I don't believe that 6-year-old me ever thought this dream would become a reality. But yes, for $25 and a 6-hour round trip drive to Roanoke, one can visit the cab of the Queen of Steam, #611, while it's fired up!
After a drive that felt all too long, I arrived at the museum and immediately delayed gratification by visiting the model railroad exhibits and the hall of antique vehicles. The O scale 3-rail layout hosted several trains, including a non-streamlined N&W J class steamer, and a circus train in the bottom cabinets of the layout. Upstairs, I found walls of antique toy trains, and some very impressive circus models. I then wandered over towards the model airplanes, even the bus exhibit seemed enticing, but I couldn't stand to wait any longer to get out in the train yard!
Immediately upon exiting the building, one is greeted by the 1218, obscured by a row of flowerbeds, and a ramp down to the tracks of the Claytor Pavillion. There, a Wabash E unit, the 10,000th locomotive produced by EMD, and the Y6b #2156 (on loan from the National Museum of Transportation in St. Louis, Missouri) sit on the tracks adjacent to the 1218. Seeing the Y6b for the first time was very impressive. This gargantuan beast sported enormous low-pressure cylinders for the front set of drivers, and a firebox that hung over more than half the rear set of drivers. Behind the E unit sat the Bicentennial SD45, strangely classified as an 0-6-6-0 on the builders plate. I then wandered around the outside of the pavilion to the 4th track, where i found an RF&P boxcar, a Virginian EL-C electric locomotive, a variety of industrial critter engines, and some comparably modern rolling stock such as a Norfolk Southern "Top Gon" hopper, part of a rebuild project from the mid-1990s.
Even once I came up towards the 611, I still felt a bit nervous about my impending cab tour, and opted to photograph the locomotive from all angles, and walk down to the far end of the museum grounds. In the distance, I could see stored NS diesels, and a string of coal-loaded gondolas for the 611 were parked on the museum lead. Seeing the J parked on museum grounds meant that I could walk up as close as I like, and take dead-on shots from both the front and rear of the locomotive. Thankfully, the usual water canteen and tool car were parked on an adjacent track, so I could see the rear of 611s actual tender!
After stalling myself a bit longer, I finally worked up the nerve to enter the cab of the Queen of Steam. I was warmly greeted by the crew, who were keen to give me a brief tour around the cab, including a peek inside the firebox. I got to sit in the engineers seat, ring the bell and best of all, blow the whistle! Best $25 I've ever spent:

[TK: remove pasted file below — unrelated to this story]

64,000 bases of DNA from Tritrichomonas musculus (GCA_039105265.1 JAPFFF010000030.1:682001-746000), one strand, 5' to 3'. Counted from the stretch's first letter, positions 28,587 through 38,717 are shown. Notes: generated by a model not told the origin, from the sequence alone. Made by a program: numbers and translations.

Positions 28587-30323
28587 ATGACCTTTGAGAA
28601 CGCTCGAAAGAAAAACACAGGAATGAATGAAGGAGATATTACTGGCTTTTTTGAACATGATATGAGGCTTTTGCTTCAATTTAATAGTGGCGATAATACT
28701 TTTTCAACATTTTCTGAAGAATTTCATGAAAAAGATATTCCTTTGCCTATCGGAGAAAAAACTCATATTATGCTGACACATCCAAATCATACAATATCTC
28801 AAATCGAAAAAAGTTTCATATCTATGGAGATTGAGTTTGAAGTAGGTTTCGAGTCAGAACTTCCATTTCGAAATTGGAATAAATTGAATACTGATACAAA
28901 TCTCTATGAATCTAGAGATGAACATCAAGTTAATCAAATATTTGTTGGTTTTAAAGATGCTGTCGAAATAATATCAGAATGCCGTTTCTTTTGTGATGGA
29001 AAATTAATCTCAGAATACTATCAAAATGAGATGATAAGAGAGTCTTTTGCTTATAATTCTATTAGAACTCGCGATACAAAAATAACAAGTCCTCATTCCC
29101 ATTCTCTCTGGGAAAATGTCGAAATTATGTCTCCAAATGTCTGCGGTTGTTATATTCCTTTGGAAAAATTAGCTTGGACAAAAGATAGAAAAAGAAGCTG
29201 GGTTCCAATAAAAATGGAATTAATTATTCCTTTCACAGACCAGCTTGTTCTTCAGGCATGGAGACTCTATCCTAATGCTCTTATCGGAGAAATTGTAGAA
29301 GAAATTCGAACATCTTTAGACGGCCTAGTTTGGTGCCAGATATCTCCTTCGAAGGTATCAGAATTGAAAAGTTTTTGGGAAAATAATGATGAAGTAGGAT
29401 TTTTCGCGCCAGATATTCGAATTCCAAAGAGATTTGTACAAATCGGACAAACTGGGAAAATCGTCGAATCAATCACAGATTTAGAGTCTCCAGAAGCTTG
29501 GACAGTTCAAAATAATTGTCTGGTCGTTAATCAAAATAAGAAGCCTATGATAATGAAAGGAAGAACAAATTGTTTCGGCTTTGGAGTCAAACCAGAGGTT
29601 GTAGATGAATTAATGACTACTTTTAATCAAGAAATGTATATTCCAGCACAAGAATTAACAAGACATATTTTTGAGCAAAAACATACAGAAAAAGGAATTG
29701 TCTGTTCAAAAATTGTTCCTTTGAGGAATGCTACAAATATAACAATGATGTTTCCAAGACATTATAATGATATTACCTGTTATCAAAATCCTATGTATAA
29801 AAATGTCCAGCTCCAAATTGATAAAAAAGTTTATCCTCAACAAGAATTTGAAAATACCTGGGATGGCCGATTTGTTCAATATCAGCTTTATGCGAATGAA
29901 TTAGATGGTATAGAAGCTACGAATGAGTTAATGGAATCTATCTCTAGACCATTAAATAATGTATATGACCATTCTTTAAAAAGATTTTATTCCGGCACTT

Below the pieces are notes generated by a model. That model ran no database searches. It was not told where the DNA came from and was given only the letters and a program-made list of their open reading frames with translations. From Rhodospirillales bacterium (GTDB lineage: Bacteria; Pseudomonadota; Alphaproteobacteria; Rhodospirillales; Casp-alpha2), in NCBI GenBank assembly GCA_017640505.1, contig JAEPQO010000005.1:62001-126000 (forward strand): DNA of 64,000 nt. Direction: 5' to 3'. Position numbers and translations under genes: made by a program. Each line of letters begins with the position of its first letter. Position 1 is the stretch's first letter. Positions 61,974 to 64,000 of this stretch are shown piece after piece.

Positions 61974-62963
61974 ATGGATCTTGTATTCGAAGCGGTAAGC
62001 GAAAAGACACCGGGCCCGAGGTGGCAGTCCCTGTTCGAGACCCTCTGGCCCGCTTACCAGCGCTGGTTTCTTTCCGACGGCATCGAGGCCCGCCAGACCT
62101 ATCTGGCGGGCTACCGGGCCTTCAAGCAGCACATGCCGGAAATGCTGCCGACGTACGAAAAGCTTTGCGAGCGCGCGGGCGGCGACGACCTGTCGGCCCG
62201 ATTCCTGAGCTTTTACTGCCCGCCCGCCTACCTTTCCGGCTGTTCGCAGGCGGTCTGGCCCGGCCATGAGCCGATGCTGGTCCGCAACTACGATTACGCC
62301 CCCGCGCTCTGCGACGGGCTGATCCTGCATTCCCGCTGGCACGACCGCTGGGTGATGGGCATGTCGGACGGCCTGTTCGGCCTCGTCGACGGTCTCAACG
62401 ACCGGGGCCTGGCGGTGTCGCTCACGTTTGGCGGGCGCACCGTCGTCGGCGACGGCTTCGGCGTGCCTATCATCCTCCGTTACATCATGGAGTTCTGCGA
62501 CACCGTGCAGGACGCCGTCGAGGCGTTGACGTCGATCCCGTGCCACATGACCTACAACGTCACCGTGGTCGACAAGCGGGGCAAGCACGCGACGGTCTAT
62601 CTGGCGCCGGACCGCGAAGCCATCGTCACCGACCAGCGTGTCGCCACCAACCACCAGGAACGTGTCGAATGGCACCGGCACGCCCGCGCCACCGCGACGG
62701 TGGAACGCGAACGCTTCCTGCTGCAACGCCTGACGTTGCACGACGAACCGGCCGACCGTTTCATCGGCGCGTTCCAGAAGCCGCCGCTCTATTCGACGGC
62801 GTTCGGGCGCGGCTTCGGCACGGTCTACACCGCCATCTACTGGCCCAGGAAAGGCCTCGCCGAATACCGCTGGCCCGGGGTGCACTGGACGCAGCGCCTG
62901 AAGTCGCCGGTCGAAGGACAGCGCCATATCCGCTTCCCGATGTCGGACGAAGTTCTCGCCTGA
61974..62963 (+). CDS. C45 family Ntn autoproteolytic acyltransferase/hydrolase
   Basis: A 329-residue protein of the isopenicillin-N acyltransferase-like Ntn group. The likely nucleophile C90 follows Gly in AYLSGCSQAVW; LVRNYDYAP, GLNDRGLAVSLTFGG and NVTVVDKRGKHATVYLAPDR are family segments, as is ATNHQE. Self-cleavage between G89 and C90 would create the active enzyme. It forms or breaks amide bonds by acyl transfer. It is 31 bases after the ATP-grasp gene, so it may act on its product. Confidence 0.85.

After fulfilling my boyhood dream, I wandered back to my camera, perched on a garbage can and babysitted by a fellow railfan (thank you, neighbor!) I was pleasantly surprised by another running locomotive at the museum: Alco T6 #41 was tasked with switching the evening photoshoot, and the VMT volunteers had fired it up for a bit of a shakedown after some minor operating issues were reported. The T-6 is one of my favorite types of diesels, and getting to see it run in-person was quite a treat! As can be seen from the pictures, the Alco did not disappoint!
Satisfied with their shakedown run, the volunteers began changing out lightbulbs on #41 and #522, and I moved along to the few outdoor exhibits I hadn't seen yet. This included some more Alcos, one of two remaining Virginian steam locomotives, a Norfolk Southern track inspection car, the other surviving piece of the N&W Bicentennial equipment (a truck trailer), and one of the "Lost Engines of Roanoke" awaiting its turn at restoration. I would have liked to have spent more time enjoying the museum, but I had to get home to load-in my Lego train layout for the following day. A big thanks to the Fire Up 611! group for offering cab tours and whistle blows for such a reasonable price, never dreamed I would get the chance!